Tamils feel more free now to share such experiences than they did under the previous government which used the military pathway. Jehan Perera confirms this as follows:
[The opposition campaign once again shows signs of resorting to divisive ethnic nationalism. At the Matara rally the former President had a statement read out to the assembled gathering in which he warned that the gains of the war victory secured under his leadership were in danger of being lost. He said his government had defeated the LTTE in 2009, but the present government was paving the way for its revival. He alleged that out of 159 army camps in the Jaffna peninsula 59 had been removed and that the government was in the process of releasing some LTTE cadres in custody at present. He added that the present government’s pro-Eelam foreign policy would have to be defeated or the country would be in danger and pledged his willingness to come back to active politics to safeguard the nation.]
To the extent the reduction in army camps happened through Just Administration and Good Governance – the reduction confirms that military power has been converted to civilian power. But one needs to share these with ordinary voters on ongoing basis so that the voting would not happen due to hearsay but due to belief. Just last week I felt a Sinhalese worker’s economic need as mine and was happy to lend him some money. To the extent I satisfied his real need – he would have felt grateful (I believe he does) and we complete the relationship – to become family. This Sinhalese voted for the current government and was open about it. He and those who accept his leadership at his local level – would naturally vote for citizen’s governance that I believe in. During the January Presidential elections I asked him ‘if you vote for the Swan (Mr. Sirisena’s Political sign) – what about Kotia? (Kotia = Tiger – LTTE sign).’ He just brushed it aside and said words to the effect ‘we have a bigger problem with the Government consuming OUR money’. He defeated the military pathway back then – because he was economically worse-off under the Rajapaksa regime. Every Tamil who seeks civilian governance could use the pathway of economic partnership with Sinhalese to defeat military governance on both sides of the ethnic border.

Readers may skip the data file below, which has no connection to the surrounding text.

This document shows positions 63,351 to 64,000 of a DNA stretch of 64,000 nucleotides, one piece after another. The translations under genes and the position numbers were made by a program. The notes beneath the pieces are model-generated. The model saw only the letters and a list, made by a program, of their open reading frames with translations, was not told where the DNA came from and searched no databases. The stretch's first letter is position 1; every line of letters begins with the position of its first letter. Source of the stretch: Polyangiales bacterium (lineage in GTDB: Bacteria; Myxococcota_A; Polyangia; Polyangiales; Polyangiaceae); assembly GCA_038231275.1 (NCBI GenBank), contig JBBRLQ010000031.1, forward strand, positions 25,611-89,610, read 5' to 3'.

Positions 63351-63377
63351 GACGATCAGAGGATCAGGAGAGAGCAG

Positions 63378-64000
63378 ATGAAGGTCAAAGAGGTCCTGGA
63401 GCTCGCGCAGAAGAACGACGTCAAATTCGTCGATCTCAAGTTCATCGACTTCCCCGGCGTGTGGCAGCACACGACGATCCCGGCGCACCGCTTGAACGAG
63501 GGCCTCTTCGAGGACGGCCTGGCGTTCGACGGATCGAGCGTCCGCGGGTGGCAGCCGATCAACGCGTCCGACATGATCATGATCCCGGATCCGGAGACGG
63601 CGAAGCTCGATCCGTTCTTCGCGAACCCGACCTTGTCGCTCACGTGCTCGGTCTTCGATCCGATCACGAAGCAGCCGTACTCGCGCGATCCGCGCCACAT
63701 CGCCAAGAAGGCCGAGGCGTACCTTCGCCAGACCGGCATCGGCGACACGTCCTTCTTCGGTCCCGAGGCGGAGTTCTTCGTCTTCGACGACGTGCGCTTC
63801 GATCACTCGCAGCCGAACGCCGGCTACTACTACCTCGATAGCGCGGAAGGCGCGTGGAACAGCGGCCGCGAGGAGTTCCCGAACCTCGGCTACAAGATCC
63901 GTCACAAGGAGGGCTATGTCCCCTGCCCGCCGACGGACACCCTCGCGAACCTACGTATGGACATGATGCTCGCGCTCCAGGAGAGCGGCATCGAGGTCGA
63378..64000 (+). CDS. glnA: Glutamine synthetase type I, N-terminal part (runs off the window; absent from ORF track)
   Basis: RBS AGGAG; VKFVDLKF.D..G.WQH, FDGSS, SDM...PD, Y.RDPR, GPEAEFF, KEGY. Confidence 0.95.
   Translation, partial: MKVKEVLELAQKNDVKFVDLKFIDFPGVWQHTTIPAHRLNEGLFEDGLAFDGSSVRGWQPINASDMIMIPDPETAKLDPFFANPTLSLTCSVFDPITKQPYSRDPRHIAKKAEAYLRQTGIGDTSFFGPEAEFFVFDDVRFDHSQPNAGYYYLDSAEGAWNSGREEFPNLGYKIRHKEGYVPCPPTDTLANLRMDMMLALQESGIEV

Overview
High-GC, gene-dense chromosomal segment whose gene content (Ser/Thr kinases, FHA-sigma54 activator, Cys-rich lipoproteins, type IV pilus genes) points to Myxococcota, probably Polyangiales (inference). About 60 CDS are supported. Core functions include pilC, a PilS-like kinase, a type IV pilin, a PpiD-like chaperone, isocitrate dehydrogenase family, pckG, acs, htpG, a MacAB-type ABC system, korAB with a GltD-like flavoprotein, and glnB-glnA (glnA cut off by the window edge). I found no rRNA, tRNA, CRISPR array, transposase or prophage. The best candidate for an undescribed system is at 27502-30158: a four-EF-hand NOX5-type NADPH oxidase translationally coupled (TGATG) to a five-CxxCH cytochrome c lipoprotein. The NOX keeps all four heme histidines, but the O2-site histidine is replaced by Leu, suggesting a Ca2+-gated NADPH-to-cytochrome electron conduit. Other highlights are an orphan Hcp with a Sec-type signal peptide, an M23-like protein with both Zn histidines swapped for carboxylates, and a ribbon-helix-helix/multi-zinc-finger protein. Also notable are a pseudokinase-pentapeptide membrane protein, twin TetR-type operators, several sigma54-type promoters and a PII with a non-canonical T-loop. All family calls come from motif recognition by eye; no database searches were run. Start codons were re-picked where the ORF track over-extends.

A large portion of the Tamil Community are following along the Eelam pathway. Within the Tamil Community I am a minority seeking through non-political pathways. I believe that like in Australia I did contribute to the changeover from military to civilian Administration in Jaffna as well as in Colombo. As we sow – so shall we reap. Those of us who uphold the military pathway are voting for Mr. Rajapaksa’s return and therefore the return of LTTE in one form or another. Often those used to top-down power – for their own selfish reasons would tend to prefer military leadership to keep their minds active and entertained. This is so with many in the Tamil Diaspora as well as the Sinhalese Diaspora. So long as those of us seeking the democratic civilian pathway continue to invest strongly in Independence – these military voters would be made minority power in true Sri Lanka.